Chuck Berry was in his pomp before I was born. His music was old when I was young. His jail time happened when I was very small. For most of my contemporaries he was the music of their parents. That made him even more disreputable to my then abnormally old parents who’s world of the Big Bands and the gentler styles that went before Rock ‘n Roll was disrupted by his ilk.
That Chuck Berry was a flawed individual there is no doubt. That he WAS Rock ‘n Roll there is even less. The measure of Rock ‘n Roll, and what’s missing from so many of the beautifully produced, carefully staged live acts I see in these days when live music is again the way to make money, is the spontaneous difference that injects excitement into a session of electric noise. This is what distinguishes Rock ‘n Roll from rock recital.
Chuck Berry didn’t do recital. It was never the same twice. Sometimes it was bored, pissed-off, ground down by the routine of the never ending tour – but it was never ‘the same’. Keith Richards, who in the same spirit ploughs his own furrow, describes the challenging business of playing with their unpredictable, erratic performer in the magnificent documentary, ‘Hail Hail Rock ‘n Roll’. By the time I saw Chuck Berry perform he was doing Cabaret venues – in this case better known for hosting Darts (the game, not the band). I guess I must have caught him on a good night – unforgettable, unique and joyous. The audience, uniformly old enough to be my parents, jumped and jived impressively.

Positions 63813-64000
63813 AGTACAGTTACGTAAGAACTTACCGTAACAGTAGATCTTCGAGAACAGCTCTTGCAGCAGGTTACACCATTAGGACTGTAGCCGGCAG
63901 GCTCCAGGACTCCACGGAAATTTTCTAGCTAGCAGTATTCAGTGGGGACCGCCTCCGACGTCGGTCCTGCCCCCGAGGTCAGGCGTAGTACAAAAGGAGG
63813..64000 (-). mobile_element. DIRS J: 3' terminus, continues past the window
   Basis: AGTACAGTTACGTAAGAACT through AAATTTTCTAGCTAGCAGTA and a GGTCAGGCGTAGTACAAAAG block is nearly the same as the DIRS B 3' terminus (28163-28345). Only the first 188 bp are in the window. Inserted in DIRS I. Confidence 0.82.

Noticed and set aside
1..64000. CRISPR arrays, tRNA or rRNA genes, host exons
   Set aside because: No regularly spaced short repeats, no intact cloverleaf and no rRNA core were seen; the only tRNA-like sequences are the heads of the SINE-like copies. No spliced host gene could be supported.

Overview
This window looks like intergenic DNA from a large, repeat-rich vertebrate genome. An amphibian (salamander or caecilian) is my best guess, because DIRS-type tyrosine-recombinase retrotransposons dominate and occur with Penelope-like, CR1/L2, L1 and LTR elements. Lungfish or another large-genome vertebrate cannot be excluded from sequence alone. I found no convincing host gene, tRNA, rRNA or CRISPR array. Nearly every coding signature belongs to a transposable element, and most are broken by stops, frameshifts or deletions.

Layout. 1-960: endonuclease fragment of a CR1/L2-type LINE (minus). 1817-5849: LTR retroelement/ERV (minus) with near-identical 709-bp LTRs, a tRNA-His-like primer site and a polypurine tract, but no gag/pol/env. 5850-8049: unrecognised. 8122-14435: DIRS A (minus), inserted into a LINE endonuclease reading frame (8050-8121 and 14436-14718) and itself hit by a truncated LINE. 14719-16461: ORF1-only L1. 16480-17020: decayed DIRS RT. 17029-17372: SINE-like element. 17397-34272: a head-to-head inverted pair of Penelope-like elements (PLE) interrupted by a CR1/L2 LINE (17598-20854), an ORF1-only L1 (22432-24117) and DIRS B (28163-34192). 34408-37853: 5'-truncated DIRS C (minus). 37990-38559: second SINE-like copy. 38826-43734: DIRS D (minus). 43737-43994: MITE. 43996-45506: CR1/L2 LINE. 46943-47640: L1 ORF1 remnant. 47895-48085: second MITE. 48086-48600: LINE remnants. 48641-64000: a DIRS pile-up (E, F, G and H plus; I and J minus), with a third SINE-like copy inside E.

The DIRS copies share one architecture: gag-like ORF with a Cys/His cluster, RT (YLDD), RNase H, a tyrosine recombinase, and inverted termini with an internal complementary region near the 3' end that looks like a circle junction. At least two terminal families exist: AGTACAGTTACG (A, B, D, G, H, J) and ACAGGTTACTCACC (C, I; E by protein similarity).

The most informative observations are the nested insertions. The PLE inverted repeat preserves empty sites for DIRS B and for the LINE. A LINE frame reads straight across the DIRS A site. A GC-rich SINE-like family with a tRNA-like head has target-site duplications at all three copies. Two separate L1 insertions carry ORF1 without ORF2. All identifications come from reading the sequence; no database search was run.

A black musician playing through segregation and who knows what day-to-day slights and injustices, when you look back at the commercial history it is now hard to believe that many of the classic ‘canon of Rock ‘n Roll’ tunes he wrote and recorded were only minor hits at the time.
By the time I was old enough to appreciate contemporary performances music moved on – his last tune to chart, ‘Promised Land’ made number 26 in the UK back in ’64. By 1972 Chuck Berry was struggling for relevance and air time. Then he had his first number 1 with a knob-gag nonsense song.
‘My Ding-a-Ling’ achieved two things: the supreme irony of the BBC hauling out Rolf Harris to illustrate the ‘innocence’ of ‘My Ding-a-Ling’ on a show hosted by Jimmy Saville; and more importantly, it’s B-side, ‘Johnny B. Goode’ and the genuine Rock ‘n Roll follow-up, ‘Reelin and Rockin’ ‘ reminded another generation of his spectacular back catalogue. That generation would discover Chuck Berry and his contemporaries and compare their energy and spontaneity with the increasingly recital-oriented rock of the mid-70s and produce a few years later the next great disruption of popular music.
The old man dies, his legacy is pervasive, his last album of original material, the first since 1979, will be released posthumously. With any luck it will come out in time to knock Ed Sheran off number 1.